Hello hello2 = new Hello("2", "john");
    
    database.put(hello1.getId(), hello1);
    database.put(hello2.getId(), hello2);
  }
  
  @GET
  @Produces("application/json")
  public Collection<Hello> get() {
    return database.values();
  }
  
  @GET
  @Path("/{id}")
  @Produces("application/json")
  public Hello getHello(@PathParam("id") String id) {
    return database.get(id);
  }
}

The corresponding Hello object. It is defined into the shared package to be accessible in the client and in the backend. Note that the jackson annotations are ‘codehaus’ one because restyGWT does not support ‘fasterxml’ version right now.

package org.usesoft.gwtrestapp.shared.domain;

import org.codehaus.jackson.annotate.JsonCreator;
import org.codehaus.jackson.annotate.JsonProperty;

public class Hello {
  private final String id;
  private final String name;
  
  @JsonCreator
  public Hello(@JsonProperty("id") String id, @JsonProperty("name") String name) {
    this.id = id;
    this.name = name;
    
  }

  public String getId() {
    return id;
  }

  public String getName() {
    return name;
  }
}

Now you can launch your GWT application. Call the following url:

http://127.0.0.1:8888/api/hellos

It will answer

[{"id":"1","name":"ronan"},{"id":"2","name":"john"}]

If you want to access a specific hello, call the following url:

http://127.0.0.1:8888/api/hellos/1

It will answer

{"id":"1","name":"ronan"}

Implement a REST client using RestyGWT

Now it is time to code hour client with GWT and RestyGWT. It will see it will be very very easy !

pom.xml dependencies

Add RestyGWT dependency in your pom.

<dependency>
    <groupId>org.fusesource.restygwt</groupId>
    <artifactId>restygwt</artifactId>
    <version>1.4</version>
</dependency>

GWT module file config

Add RestyGWT to you GWT module file

<inherits name="org.fusesource.restygwt.RestyGWT"/>

Implement your client

We are going to define a rest interface so that RestyGWT will be able to generate the client code

package org.usesoft.gwtrestapp.client.api.client;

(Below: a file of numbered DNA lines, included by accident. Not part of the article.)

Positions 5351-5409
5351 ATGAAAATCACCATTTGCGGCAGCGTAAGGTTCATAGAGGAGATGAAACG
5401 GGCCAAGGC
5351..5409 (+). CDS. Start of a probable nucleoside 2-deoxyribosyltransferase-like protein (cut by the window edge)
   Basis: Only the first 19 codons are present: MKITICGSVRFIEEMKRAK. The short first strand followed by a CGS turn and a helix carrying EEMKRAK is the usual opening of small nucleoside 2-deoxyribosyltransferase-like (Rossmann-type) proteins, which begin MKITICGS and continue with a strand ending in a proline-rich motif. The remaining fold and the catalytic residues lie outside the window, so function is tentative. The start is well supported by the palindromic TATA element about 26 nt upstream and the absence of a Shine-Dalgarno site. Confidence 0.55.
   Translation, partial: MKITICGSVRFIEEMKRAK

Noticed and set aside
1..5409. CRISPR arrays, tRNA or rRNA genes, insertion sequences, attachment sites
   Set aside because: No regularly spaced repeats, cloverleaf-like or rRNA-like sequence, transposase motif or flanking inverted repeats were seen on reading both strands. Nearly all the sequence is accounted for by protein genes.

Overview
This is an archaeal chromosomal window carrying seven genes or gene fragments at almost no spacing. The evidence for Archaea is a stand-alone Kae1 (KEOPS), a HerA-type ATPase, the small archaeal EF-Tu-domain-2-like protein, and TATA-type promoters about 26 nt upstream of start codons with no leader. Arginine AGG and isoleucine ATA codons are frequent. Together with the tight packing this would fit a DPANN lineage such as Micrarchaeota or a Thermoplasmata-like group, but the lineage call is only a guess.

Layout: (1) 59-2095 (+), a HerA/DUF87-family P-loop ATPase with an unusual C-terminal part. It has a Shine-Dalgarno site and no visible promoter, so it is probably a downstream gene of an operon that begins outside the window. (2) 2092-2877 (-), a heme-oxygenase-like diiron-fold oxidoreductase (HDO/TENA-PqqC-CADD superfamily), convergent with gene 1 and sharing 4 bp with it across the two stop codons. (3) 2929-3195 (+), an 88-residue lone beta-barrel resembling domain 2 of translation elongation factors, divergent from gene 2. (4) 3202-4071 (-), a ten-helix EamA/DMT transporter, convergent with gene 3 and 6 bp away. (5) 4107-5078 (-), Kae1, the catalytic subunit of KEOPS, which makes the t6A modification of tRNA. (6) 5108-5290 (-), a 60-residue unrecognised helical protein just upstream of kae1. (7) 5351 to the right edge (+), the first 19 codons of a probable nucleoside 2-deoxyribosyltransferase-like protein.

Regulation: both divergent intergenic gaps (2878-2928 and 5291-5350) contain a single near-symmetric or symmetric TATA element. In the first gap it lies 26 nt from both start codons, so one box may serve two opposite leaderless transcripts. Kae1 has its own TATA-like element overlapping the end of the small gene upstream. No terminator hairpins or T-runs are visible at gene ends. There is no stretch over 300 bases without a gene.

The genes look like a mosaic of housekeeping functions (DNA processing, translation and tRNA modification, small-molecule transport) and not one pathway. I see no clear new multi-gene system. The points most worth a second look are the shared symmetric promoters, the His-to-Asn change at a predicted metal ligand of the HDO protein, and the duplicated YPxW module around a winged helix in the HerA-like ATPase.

import java.util.List;

import javax.ws.rs.GET;
import javax.ws.rs.Path;
import javax.ws.rs.PathParam;

import org.fusesource.restygwt.client.MethodCallback;
import org.fusesource.restygwt.client.RestService;
import org.usesoft.gwtrestapp.shared.domain.Hello;

@Path("/api/hellos")
public interface HelloClient extends RestService {
  
  @GET
  public void getHellos( MethodCallback<List<Hello>> callback);
  
  @GET
  @Path("/{id}")
  public void getHellos(@PathParam("id") String id, MethodCallback<List<Hello>> callback);
}

Then to use the client, in the entry point I coded the following

package org.usesoft.gwtrestapp.client;

import java.util.List;

import org.fusesource.restygwt.client.Defaults;
import org.fusesource.restygwt.client.Method;
import org.fusesource.restygwt.client.MethodCallback;
import org.usesoft.gwtrestapp.client.api.client.HelloClient;
import org.usesoft.gwtrestapp.shared.domain.Hello;

import com.google.gwt.core.client.EntryPoint;
import com.google.gwt.core.client.GWT;
import com.google.gwt.user.client.ui.Label;
import com.google.gwt.user.client.ui.RootLayoutPanel;
import com.google.gwt.user.client.ui.VerticalPanel;

public class gwtrestapp implements EntryPoint {
 
  public void onModuleLoad() {
    
  Defaults.setServiceRoot(GWT.getHostPageBaseURL());
    
  HelloClient client = GWT.create(HelloClient.class);
  
  client.getHellos(new MethodCallback<List<Hello>>() {
    
    public void onSuccess(Method method, List<Hello> response) {
      VerticalPanel panel = new VerticalPanel();
      for (Hello hello : response) {
        Label label = new Label(hello.getName());
        panel.add(label);
      }
      RootLayoutPanel.get().add(panel);
    }
    
    public void onFailure(Method method, Throwable exception) {
      Label label = new Label("Error");
      RootLayoutPanel.get().add(label);
    }
  });
  }
}

Here is the result in firefox

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The structure of my project